Indy Resident & Former Marine Has a Community-Focused Mindset
Growing up in a large family in the Boston area, Stephen Foglio idolized Bobby Orr, who played for the Bruins from 1966-1976. He inspired just about everyone in New England to be a hockey fan. At the time Bobby Orr entered the NHL, it was a major accomplishment to score 20 goals in one season. During the 1970-71 season, Orr scored 139 goals.
“When I say everyone [in Boston] played hockey back then, I mean everyone,” says Stephen, who is a lifelong hockey fan, player and coach.
Stephen grew up in Milford, MA, and went to Norwich University. His father, Al Foglio, served in the U.S. Air Force as a crew chief on a B47 bomber. His grandfather served in the Navy aboard the USS Boston during World War II. A cousin of Stephen’s mother, Jimmy Ferrelli, also served during World War II as a Marine landing at Iwo Jima and Okinawa. His division had the pleasure of hosting journalist Ernie Pyle. Inspired by the family tradition, Stephen joined the Marines while in college.
After completing his BS in business management, Stephen was commissioned a Second Lieutenant of Marines. He was assigned to various locations including Quantico, VA, Pensacola, FL, Camp Pendleton in San Diego, CA, Okinawa, Japan, Korea, Somalia, Kenya, and Monterey, California. He earned his Masters at the United States Naval Academy Post Graduate School.
“Stephen is the quintessential great guy. Always fun to be around, makes everyone feel comfortable, more than competent in his work and served his country honorably,” says former Indianapolis Mayor Greg Ballard, fellow Marine who served with Stephen in Korea and Okinawa. “I’m happy he is still in Central Indiana. He’s the kind of person that makes a community a wonderful place to live.”
Stephen played hockey throughout his time in the Marines. He played on the All-Marine Hockey Team in San Diego, while serving at MCRD (Marine Corp Recruit Depot).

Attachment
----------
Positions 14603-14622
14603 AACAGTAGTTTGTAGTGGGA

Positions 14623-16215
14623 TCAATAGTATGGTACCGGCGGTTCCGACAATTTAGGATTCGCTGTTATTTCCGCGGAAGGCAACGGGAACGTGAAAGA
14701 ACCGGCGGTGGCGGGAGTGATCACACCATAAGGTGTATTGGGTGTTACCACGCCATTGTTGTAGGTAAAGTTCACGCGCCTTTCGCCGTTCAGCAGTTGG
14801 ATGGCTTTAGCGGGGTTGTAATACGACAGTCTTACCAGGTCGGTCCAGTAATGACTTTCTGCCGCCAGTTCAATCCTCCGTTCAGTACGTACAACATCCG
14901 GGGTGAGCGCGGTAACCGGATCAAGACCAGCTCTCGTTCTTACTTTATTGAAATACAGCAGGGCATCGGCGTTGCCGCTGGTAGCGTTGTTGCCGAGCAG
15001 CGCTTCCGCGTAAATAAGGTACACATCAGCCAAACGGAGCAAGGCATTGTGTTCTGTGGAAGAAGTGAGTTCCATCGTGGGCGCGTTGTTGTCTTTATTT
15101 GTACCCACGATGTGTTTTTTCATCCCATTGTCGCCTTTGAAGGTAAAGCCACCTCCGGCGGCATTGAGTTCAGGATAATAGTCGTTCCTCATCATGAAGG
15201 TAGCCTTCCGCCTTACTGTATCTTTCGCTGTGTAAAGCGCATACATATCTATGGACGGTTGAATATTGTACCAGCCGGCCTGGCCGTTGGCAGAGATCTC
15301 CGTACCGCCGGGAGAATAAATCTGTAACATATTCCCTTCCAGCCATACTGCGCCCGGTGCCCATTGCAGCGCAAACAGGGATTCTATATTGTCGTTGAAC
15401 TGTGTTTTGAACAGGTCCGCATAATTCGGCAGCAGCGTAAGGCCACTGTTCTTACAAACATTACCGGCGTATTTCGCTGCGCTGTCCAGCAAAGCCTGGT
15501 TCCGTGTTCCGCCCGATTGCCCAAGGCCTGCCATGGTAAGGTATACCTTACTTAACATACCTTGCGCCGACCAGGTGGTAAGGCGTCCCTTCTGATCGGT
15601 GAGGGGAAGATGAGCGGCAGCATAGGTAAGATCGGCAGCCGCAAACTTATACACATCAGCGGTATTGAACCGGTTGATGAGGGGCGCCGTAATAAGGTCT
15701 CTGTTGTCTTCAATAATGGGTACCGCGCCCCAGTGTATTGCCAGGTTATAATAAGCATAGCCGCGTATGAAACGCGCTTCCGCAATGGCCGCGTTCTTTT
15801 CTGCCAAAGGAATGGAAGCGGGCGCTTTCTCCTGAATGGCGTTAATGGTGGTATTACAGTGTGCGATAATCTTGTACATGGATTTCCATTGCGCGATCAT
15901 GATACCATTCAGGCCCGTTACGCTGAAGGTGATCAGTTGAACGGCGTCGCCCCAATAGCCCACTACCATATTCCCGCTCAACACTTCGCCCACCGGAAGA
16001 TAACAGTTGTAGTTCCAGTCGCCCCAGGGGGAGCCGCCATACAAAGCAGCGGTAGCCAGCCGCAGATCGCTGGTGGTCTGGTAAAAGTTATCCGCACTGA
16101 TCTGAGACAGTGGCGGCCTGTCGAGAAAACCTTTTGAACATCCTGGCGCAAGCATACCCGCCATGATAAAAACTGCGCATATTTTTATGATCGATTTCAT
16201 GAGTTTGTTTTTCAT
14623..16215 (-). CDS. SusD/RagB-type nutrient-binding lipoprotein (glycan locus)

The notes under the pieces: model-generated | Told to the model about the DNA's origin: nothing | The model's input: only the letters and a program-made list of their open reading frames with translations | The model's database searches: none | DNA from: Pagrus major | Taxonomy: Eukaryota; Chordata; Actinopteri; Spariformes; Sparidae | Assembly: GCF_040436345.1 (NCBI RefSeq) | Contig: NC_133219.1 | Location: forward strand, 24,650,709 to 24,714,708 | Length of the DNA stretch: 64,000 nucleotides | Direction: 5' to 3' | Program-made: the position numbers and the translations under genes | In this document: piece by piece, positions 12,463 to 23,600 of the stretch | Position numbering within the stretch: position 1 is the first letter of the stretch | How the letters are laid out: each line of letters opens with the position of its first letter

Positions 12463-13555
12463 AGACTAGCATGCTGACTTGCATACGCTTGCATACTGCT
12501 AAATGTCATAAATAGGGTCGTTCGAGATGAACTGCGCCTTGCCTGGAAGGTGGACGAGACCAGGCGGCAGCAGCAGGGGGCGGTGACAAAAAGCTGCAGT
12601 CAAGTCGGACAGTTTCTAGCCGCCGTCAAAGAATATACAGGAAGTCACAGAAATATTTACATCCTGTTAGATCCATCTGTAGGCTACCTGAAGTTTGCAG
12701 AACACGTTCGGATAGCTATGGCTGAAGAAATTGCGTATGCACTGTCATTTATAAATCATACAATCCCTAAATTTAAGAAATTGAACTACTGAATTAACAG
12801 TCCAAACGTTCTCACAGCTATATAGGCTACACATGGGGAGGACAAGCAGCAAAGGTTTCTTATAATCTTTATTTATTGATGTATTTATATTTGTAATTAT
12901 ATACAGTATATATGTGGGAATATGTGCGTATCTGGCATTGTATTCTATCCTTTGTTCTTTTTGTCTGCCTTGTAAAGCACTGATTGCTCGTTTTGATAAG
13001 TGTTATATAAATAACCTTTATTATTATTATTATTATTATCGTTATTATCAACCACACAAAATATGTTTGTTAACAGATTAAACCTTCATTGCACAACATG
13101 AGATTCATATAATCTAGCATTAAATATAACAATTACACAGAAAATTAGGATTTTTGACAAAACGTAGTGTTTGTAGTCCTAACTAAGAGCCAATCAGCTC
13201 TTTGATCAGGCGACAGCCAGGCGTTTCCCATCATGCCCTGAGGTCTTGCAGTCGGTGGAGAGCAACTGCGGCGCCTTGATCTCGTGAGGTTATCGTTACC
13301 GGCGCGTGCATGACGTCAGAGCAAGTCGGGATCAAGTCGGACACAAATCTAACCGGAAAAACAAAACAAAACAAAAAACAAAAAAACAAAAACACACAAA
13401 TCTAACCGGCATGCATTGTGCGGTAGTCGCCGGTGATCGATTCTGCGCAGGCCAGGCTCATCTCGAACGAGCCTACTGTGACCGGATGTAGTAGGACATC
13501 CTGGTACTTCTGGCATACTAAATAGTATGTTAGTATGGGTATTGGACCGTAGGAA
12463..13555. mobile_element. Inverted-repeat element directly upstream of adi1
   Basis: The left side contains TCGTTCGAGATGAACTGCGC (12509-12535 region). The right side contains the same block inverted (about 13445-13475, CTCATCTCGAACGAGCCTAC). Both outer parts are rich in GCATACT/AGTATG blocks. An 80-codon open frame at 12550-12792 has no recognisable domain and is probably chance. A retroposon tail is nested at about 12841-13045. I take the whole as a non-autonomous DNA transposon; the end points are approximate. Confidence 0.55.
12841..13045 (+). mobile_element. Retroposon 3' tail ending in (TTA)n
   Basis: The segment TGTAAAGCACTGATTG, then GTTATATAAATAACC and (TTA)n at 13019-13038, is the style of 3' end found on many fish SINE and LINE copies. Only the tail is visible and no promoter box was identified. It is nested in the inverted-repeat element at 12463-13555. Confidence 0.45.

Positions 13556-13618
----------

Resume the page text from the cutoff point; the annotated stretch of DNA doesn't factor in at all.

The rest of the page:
“After being a Marine during the day, we played at night,” recalls Foglio, who continued to play in the local beer leagues here in Indy until a few years ago.
In 1997, Foglio’s last assignment was to serve as the Marines’ liaison to the Defense Finance Accounting Service at Ft. Benjamin Harrison, here in Indianapolis. Along the way, while in D.C., Foglio met Brenda, who would become his wife. Brenda is a Defense Attorney with Marion County. The couple bought a home in Forest Hills when they moved to Indianapolis. In 2000, Stephen retired as a Lieutenant Colonel from active service after serving 20 years.
Stephen and Brenda have two hockey-playing sons, Luca and Theo. Theo plays for the Jr. Fuel and is a junior at Cathedral High School. Luca, a sophomore in college, plays club hockey at Miami of Ohio. Stephen, who sharpens skates in his basement, has coached both his boys in various capacities. Hockey is a family affair for the Foglios. It’s a huge commitment from a time and money standpoint.
“Whatever is needed to help out the kids I will do it,” says Foglio, who would rather be involved than be on the sidelines. “Even if my kids retired from hockey tomorrow, I’d still be at the rink helping out. Just like my dad with Legion baseball.”
Al Foglio was a baseball fanatic. Only one of his three sons played in Milford with Post59, a legion team. Al played softball and continued to volunteer with the club long after his boys were grown and dispersed around the world. Baseball was Al’s passion, similar to Stephen’s love of hockey. The brothers, and sister Maria, would discuss baseball and hockey with one another, for they all supported one another, regardless of interests.
“Like his father, Stephen is also an incredible dad, husband and friend,” says Adam Gibson of Adam Gibson Design, a friend and former neighbor of the Foglios in Forest Hills. “He is generous to the core and dedicated to his family — and to the sport of hockey.”
It was through coaching hockey where Stephen met Jeff West, a partner with Indy Performance Composites (IPC). Stephen was hired to be their CFO/COO. IPC was founded in 2003 to service the needs of the racing industry. They make body panels for midgets, sprints, IRL and NASCAR. They also make some parts for the NHRA. IPC committed to making and donating 3D-printed headed sets for face shields for first responders to aid with the COVID-19 response.
“Composites is the foundation of what we do,” says Stephen of Indy Performance Composites. “In addition to motorsports, we create products for the aerospace industry and for communications. We make things lighter, stronger and faster and, during the pandemic, we used our tools for good.”
Stephen’s work and passions are fast-paced and high energy. Just like on the ice.
“My grandfather, dad, mom, sister and brothers are really special people,” he says. “They give back. My sister and mom are both nurses, my older brother served in the Peace Corps in the 80s who now visits Appalachia while on vacation to do project work, and my younger brother Al, lives in London and started a school in the UK for special needs kids with Autism. It may be in our DNA.”